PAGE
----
We have previously written about why you should avoid password reuse. In short, when employees reuse passwords across sites, it increases their company’s chances of getting hacked.
Limited Options in Addressing Password Reuse
There’s not much that IT admins can do to, aside from encouraging password managers, to address this security concern since they have no control over their users’ passwords on personal sites. Nothing can prevent people from reusing their personal passwords as their corporate passwords and vice versa. That’s an issue, because if a site that a user is leveraging in their personal life gets hacked, then that compromises the security of any IT resource to which they have access where they have reused that password.
Perhaps the best way to address password reuse is to utilize multi-factor authentication (MFA) wherever possible. But, it is important to note that MFA is not available everywhere. With that in mind, the second best way to address password reuse is to educate your users. Let them know that password reuse puts not only their personal data at risk, but company data also. In addition, teach them about password managers that enable a user to set long, complex passwords for each service they use all without having to remember every single password. If that doesn’t work, institute a company-wide initiative to make password managers a requirement.
Rotating Weak Passwords Helps No One
Some networks ask their users to regularly update their passwords to diminish the likelihood of a breach. This can be effective, but users sometimes take the easy way out and simply swap back and forth between the same two passwords. By retreading a former password, these users completely defeat the intent of password rotation.
Proactive developers have attempted to increase security by disallowing users from changing their password to their previous password. But delving a bit deeper, the cracks begin to show.
Generally, sites still allow you to leverage the next most previous password, but many go further back than that. In this case, your users could just be reusing a stable of the same 3+ passwords from service to service. It is important for them to remember the purpose of these tactics is to promote better passwords usage, not just reuse the same ones. So, the next time a compliance regulation or security event forces a password change, encourage your users to pick something much stronger than what they’ve been using.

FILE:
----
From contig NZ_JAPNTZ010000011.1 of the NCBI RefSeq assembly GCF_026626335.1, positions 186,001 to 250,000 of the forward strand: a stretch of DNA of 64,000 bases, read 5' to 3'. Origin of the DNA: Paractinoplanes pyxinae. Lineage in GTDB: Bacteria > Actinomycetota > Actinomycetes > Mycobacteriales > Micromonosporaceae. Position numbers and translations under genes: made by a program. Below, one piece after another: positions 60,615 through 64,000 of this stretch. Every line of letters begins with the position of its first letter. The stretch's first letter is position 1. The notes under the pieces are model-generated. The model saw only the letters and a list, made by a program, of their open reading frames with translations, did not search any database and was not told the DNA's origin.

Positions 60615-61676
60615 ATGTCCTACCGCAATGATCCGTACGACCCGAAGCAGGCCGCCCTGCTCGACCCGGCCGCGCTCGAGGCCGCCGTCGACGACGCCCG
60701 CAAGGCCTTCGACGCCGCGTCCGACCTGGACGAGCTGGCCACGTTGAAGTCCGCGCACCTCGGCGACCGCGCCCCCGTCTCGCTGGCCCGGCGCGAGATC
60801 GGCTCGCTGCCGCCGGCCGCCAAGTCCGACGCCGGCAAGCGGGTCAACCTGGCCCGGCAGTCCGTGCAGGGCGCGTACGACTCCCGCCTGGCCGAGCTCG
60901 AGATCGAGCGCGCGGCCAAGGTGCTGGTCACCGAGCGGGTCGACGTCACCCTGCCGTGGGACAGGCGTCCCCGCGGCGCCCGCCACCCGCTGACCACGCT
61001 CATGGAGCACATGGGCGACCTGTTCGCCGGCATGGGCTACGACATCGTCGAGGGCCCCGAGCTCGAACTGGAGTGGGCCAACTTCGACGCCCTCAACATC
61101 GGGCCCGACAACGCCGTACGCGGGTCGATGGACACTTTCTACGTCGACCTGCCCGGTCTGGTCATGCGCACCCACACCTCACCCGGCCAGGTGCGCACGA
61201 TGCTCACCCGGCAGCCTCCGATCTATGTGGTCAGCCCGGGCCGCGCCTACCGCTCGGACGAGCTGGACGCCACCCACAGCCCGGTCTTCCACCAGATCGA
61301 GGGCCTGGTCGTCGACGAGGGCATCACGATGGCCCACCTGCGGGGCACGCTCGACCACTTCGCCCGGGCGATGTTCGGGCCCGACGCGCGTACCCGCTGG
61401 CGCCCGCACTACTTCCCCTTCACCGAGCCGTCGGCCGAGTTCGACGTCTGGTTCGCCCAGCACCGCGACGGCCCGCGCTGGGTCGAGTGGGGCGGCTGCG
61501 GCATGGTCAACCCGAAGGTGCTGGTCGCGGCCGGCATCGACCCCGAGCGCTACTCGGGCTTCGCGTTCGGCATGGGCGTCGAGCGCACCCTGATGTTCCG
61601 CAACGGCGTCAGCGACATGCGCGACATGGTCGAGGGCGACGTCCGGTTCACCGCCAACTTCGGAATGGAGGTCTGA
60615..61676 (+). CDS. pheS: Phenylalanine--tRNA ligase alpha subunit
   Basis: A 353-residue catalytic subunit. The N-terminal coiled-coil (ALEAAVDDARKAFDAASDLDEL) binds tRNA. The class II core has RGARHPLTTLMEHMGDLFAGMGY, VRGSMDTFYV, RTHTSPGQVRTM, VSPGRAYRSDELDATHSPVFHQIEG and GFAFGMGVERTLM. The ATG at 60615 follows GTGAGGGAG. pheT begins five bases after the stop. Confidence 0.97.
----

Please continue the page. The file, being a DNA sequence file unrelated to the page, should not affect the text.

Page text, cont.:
If a user is rotating between a few passwords in their work life, it is likely they are doing the same in their personal life. They may even be using the same passwords in many of those scenarios across both their personal and professional lives. So when major hacks happen, as with the recent surfacing of 2.2 billion stolen email and password combinations online, there is potential for some of those leaked passwords to correspond with your users’ work accounts and leave you at risk. The ability to quickly change all of a user’s passwords via an automated password service is also a handy tool in your belt in this case.
NIST 800-63 Guidelines and Password Reuse / Rotation
To help users, NIST 800-63 guidelines recommend changes to traditional password management. These new guidelines state that users should use long, easy-to-remember passwords free from complexity requirements. For example, passwords could be short sentences instead of a simple word with a number and special symbols tacked on, like ‘Password1!’ Or, the password could be a series of popular words strung together. Then, a user should only update their password when it has been compromised. Some service providers are great at alerting account holders when potentially nefarious logins are detected from IP addresses that a user is unlikely to access a service from.
That said, it is critical that your users understand that they are not to share passwords between public and personal life. This is an area where instituting a password manager really makes a lot of sense so that you can help your users protect valuable company data.
Stronger Measures to Decrease Password Reuse
Of course, there are numerous other ways that IT admins can encourage their users to be safer. Mandating and implementing MFA across as many resources as possible ensures that user logins are protected. With MFA in place, IT admins cultivate peace of mind because even if their users fail to practice good password habits, they have a second line of defense against bad actors.
Use One Strong Identity With JumpCloud
True Single Sign-On™ from JumpCloud enables your organization to leverage password guidelines set forth by NIST 800-63 plus many others like PCI and HIPAA where password rotation may be necessary. JumpCloud enables you to set whatever kind of password requirements that you seek to implement. Then, that password is centrally managed and controlled for access to work-related computers, networks, applications, and files.
If a user’s identity is compromised, with JumpCloud an admin can then reset the user’s password, or the user can self serve, and that change is propagated out to all of the resources the user is associated with through JumpCloud.
Learn More About JumpCloud
Ready to get on top of password reuse and rotation in your organization? Reach out to a product expert today and see how JumpCloud can help you become more secure.